Okay where to start?  Let's get the traditional out of the way.  The figurative section was a bit of a no-brainer in the Anzac centenary year.  Wayne Dowsett's Anzac portrait of Jack Hinde took the blue ribbon in that section and the special committee purple ribbon (pictured above).  Old Jack himself even turned up on the opening night in full kit.  Good work digger.  There was also a pretty decent portrait of Aussie Dick Smith that won 3rd prize.  Staying with figurative but moving onto animals we are at one of my favourties - Australian Birds and/or Flowers.  I really liked the winner here, Frank Hooke's Rainforest Encounter (pictured 2nd from top).  My only fault was Frank's failure to identify the species.  I mean, how do I know it is an Australian bird?  I mean it could be a damn New Zealand huia bird!  For those wondering the most popular bird, by my count it was a tie with 4 entries of Kookaburras and 4 entries of Lorikeets.  Hmmm, maybe I might try to crank out a black cockatoo next year!  Next up is the biggie.  Rural Subject and/or Landscape painting.  Remember Glenny B is judging this one so I am keen to see what he has selected.  And its a nice eclectic selection of winners.  The blue ribbon went to Michael Rogers' The Longest Cattle Trough which was quintessentially rural.  My favourite was probably Madelaine Batchelor's kitschy Easter Showtime (pictured top).  Now, I don't know if it is just because I know Glenn is judging this. And the fact that Glenn has got a soft spot for Noel McKenna. But, I am seeing a bit of Noel in this work.  Or at least it wouldn't look out of place in Noel's collection.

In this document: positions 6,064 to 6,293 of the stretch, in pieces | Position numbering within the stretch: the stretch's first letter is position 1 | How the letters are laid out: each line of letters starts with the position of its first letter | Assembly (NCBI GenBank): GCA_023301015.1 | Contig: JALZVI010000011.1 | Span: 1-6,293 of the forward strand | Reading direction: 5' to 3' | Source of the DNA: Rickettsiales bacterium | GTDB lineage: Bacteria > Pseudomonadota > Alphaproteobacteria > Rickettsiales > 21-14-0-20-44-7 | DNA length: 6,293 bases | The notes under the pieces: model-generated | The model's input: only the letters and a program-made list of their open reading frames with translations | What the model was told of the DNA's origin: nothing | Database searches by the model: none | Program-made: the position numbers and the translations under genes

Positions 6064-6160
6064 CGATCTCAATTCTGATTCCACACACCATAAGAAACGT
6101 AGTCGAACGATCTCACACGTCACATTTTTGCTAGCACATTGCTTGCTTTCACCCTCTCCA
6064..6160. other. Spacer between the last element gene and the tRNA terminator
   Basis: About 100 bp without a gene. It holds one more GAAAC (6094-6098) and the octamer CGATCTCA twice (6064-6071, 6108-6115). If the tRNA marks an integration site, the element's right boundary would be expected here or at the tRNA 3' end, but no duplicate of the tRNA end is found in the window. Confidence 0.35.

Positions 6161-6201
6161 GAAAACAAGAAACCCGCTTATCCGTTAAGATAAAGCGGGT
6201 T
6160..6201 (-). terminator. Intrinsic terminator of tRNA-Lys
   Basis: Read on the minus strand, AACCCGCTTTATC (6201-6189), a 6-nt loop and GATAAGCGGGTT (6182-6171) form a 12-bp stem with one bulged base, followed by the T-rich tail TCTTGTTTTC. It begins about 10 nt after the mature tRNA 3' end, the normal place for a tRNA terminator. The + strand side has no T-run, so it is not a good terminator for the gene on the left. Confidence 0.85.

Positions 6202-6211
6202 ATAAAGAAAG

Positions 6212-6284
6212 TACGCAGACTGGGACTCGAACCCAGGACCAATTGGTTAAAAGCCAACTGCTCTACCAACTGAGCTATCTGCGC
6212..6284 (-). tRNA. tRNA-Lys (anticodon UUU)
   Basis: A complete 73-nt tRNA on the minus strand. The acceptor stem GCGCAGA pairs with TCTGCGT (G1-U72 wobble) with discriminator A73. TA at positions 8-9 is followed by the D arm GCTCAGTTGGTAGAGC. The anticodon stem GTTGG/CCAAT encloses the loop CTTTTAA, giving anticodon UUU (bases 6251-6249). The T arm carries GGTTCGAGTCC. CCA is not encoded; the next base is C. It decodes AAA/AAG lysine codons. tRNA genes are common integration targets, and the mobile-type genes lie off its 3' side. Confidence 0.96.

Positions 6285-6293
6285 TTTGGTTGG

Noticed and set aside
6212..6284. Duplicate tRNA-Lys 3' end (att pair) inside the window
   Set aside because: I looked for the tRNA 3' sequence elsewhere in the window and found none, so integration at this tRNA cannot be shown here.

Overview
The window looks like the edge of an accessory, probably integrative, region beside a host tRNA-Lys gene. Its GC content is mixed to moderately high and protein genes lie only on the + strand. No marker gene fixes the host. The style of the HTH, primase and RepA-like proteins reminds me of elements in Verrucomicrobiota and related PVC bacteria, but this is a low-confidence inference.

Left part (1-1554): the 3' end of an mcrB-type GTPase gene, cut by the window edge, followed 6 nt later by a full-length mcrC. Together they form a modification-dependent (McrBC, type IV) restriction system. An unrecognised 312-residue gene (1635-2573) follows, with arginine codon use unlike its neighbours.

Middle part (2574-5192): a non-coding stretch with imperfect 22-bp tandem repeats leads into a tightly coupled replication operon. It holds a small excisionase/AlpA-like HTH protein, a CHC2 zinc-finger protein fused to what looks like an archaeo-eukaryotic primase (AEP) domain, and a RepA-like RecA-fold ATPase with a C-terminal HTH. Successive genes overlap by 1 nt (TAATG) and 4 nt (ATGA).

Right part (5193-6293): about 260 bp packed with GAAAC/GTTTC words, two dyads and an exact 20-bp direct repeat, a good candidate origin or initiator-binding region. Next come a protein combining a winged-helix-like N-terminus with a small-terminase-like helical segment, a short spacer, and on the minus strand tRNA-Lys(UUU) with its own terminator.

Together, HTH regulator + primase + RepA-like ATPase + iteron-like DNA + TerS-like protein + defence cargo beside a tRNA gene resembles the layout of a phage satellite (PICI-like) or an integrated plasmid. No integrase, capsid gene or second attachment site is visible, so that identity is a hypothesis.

There were a few nice still life paintings, Robert Baird's At the table of Golgotha was a very traditional piece that won him a red ribbon (2nd place).  My notes on the watercolours are memorable for Meredith Cooper winning the blue ribbon for her Cathedral of Ferns.  But Meredith also came 2nd in the Drawing for a work with the same title.  Lucky for Meredith those sections had different judges.  The works are practically identical!  See above, the watercolour is on the left.  Did anyone else spot that?